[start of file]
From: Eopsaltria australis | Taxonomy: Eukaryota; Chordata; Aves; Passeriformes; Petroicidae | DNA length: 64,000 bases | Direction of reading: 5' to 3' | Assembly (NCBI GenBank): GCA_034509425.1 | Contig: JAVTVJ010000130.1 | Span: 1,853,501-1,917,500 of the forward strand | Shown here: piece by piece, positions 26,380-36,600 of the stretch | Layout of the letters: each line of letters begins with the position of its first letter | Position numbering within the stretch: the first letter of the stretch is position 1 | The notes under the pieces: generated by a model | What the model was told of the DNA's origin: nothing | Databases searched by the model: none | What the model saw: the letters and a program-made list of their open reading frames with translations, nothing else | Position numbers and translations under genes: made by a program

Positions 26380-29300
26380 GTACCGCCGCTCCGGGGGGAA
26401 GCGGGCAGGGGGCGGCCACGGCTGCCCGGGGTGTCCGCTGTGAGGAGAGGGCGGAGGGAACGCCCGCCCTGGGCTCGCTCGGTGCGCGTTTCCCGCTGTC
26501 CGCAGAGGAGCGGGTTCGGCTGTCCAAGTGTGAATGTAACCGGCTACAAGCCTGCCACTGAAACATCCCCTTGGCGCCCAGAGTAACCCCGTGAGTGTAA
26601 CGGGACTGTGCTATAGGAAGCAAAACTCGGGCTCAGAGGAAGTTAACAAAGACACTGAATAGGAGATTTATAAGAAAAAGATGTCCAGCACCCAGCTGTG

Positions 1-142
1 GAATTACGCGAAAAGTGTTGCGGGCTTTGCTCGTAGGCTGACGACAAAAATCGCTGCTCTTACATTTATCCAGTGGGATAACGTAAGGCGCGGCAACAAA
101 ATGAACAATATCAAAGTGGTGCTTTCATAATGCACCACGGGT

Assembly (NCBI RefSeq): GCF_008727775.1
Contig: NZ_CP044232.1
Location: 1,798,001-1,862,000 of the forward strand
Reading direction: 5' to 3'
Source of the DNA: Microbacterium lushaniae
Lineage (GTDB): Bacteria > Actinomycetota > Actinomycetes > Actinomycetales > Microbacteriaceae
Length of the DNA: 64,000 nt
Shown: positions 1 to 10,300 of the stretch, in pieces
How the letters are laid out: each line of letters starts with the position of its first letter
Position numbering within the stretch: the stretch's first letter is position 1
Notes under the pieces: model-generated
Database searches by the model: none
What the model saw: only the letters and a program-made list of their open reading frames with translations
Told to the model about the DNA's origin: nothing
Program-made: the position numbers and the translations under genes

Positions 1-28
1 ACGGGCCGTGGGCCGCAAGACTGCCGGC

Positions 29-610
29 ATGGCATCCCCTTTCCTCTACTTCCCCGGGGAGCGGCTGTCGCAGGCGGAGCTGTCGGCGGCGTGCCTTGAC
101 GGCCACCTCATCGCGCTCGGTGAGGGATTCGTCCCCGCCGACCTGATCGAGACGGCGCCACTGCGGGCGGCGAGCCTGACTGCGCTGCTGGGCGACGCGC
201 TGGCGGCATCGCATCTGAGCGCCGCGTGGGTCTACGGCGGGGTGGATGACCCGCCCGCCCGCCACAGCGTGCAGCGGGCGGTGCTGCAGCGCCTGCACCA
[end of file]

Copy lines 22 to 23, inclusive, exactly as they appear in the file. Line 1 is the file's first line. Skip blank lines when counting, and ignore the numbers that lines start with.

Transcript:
What the model saw: only the letters and a program-made list of their open reading frames with translations
Told to the model about the DNA's origin: nothing